Posted on July 13, 2006 at 6:56 pm
I thought one of the cool things I could do on this blog would be to show how my material evolved from demo recordings to finished product. The tricky part is that I didn’t want to post anything that was actually bad or even unfinished, although that would have been the most instructive, so in this series of recordings, you’ll find some really great demos of songs that didn’t change all that much in their finished versions. But what the Hell, it’ll be fun.
Putting together Songs for a New World was a long process, and along the way, I went into a number of very cheap recording studios and knocked out versions of the songs, usually with the help of some amazing actor friends who were kind enough to do it for free. Those demos circulated for a long time while I was trying to get someone, anyone, to produce the show, and in a lot of ways, I’m more used to the sound of those recordings than I am to the original cast album.
“The River Won’t Flow” evolved from two separate ideas. First, a producer had given me a treatment of a musical based on “Pinocchio,” but set in the ghetto (it’s hard to explain), and I had an idea that one of the scenes could be these two homeless guys fighting. (It was a terrible idea, and we’re all grateful that the show never happened.) So that was sort of where the idea of the story came from. The second thread was a song I had written in college called (I’m sorry) “You’re Ugly And Your Mother Dresses You Funny,” which had the same intro riff and also did the same half-time change in the chorus (courtesy of a drummer named Joe Tompkins).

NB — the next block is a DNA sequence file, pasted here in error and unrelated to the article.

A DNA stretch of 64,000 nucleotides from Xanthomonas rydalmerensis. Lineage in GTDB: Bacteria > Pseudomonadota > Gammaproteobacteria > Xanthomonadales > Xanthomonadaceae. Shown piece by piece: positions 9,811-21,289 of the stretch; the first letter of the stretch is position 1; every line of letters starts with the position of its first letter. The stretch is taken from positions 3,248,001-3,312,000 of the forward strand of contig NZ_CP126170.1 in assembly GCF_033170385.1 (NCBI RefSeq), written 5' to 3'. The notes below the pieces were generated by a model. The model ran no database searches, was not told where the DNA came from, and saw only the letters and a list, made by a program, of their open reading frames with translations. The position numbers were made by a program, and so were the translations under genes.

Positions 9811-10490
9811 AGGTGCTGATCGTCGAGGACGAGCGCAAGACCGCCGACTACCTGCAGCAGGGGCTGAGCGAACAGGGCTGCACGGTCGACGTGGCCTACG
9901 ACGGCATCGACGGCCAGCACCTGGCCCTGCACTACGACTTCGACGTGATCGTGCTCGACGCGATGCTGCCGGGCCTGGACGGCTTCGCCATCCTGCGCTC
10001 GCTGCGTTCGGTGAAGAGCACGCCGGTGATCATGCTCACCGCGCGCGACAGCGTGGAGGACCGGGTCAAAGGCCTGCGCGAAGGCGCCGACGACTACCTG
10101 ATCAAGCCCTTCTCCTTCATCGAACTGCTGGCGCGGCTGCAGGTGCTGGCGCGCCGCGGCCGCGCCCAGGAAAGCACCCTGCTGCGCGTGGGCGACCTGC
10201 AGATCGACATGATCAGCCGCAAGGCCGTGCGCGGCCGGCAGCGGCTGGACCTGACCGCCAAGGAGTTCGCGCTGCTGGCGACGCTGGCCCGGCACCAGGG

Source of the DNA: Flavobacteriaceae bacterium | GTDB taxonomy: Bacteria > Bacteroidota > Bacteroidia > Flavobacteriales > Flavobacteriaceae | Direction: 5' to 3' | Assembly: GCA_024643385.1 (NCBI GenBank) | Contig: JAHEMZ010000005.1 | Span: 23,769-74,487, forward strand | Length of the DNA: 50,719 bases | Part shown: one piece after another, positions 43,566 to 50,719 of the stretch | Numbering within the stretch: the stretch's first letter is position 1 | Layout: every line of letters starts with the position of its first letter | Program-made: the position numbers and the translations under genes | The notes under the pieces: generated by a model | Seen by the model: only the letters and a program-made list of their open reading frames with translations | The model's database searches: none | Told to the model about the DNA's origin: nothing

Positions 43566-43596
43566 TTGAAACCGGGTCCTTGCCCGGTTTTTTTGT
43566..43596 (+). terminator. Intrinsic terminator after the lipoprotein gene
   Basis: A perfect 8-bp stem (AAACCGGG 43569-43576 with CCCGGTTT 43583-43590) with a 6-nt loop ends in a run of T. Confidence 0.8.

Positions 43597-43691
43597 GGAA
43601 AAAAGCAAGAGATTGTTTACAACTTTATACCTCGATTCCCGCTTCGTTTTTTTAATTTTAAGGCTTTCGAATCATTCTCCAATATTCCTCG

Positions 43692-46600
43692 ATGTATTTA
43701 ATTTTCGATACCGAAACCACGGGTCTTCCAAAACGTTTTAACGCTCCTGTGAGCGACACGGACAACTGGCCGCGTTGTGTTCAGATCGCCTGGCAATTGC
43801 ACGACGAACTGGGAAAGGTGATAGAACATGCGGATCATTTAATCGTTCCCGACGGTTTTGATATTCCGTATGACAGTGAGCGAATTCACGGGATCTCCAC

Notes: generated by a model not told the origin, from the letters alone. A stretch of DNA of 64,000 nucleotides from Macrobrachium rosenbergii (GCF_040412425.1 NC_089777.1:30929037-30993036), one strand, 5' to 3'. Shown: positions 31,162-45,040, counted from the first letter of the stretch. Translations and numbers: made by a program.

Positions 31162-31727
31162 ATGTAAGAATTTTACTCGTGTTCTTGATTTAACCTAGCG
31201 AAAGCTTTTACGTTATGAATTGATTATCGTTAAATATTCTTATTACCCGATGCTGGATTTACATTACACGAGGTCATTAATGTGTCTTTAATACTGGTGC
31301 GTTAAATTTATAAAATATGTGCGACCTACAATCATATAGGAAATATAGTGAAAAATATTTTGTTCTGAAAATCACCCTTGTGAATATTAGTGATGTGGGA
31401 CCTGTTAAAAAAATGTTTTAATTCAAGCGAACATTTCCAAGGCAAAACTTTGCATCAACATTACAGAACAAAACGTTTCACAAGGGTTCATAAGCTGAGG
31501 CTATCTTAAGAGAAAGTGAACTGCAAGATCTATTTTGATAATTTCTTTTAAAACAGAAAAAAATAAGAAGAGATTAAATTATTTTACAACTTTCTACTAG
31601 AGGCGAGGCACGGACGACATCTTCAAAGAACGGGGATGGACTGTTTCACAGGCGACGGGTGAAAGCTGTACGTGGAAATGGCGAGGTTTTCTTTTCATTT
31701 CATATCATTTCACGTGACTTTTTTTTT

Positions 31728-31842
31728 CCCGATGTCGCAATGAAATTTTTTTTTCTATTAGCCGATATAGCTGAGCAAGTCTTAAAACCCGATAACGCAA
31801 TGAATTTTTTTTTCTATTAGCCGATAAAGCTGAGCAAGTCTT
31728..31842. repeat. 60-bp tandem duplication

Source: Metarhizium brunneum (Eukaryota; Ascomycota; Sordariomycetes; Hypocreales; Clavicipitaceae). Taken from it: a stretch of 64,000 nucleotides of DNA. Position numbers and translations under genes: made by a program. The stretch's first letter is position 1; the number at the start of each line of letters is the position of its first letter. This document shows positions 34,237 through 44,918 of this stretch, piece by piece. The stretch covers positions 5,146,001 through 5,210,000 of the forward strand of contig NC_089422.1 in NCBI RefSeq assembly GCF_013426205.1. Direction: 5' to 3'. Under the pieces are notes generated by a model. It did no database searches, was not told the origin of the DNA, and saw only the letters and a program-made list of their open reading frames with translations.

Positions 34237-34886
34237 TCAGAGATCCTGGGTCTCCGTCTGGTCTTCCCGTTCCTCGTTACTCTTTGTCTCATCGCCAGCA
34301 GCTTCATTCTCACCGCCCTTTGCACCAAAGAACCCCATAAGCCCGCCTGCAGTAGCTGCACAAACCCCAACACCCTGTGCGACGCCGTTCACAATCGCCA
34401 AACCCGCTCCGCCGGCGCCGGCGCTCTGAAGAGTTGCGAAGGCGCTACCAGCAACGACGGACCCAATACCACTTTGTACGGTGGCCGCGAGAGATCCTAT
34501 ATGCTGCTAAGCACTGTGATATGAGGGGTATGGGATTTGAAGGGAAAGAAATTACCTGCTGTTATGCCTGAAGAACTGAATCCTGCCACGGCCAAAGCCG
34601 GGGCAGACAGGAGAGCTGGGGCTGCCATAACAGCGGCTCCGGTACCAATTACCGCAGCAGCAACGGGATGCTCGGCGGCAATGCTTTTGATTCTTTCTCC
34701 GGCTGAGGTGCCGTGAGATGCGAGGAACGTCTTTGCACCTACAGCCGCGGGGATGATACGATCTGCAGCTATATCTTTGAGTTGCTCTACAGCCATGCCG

It would be really wild to present a demo of “You’re Ugly And Your Mother Dresses You Funny,” but I’m not going to do that. Perhaps someone I went to college with wants to post it on their website and waste their bandwidth, but it won’t be me.
The present recording probably was made in September or October of 1994, and features quite an impressive cast, although they weren’t anywhere near as famous twelve years ago as they are now. Since Billy Porter didn’t appear on the original cast recording of the show, this is one of the few opportunities you’ll have to hear the sensational way he performed my music. And Brian d’Arcy James did several readings of the show with us, but ultimately couldn’t do the production at the WPA. (Brooks thinks he was the first choice, so don’t tell him.) Of course, you’ve probably heard Andréa’s voice on the original cast recording, but you may not know the genius that is Amy Ryder. I hope to put more of Amy’s recordings up in the future, she recorded almost all of Woman 2’s material at some point or another and she’s just brilliant.
Like I said above, there’s not much to be “discovered” here; the piano part is a little different, and the tempo is several notches north of where I ultimately decided it should be, but other than that, this is just a nice opportunity to hear four amazing singers tackle a new song just because they believed in it. I can’t thank them enough for supporting me and sharing their awesome talent with me back then.
Music and lyrics by Jason Robert Brown
Brian D’arcy James, Billy Porter, Andréa Burns, Amy Ryder: vocals
Recorded and mixed by Jeremy Harris at Westrax Recording Studios, NY NY, September 1994
I’m off to Chicago for the State Farm show, so I’ll probably be incommunicado for the next two weeks, but you never know. Anyway, when I’m back, more news about concerts, recordings, and new shows! Meanwhile, keep your eyes open for reviews on the London production of “The Last Five Years,” which opens next Tuesday. The actors and director are just wonderful, so I’m keeping my fingers crossed.
Rock on, people,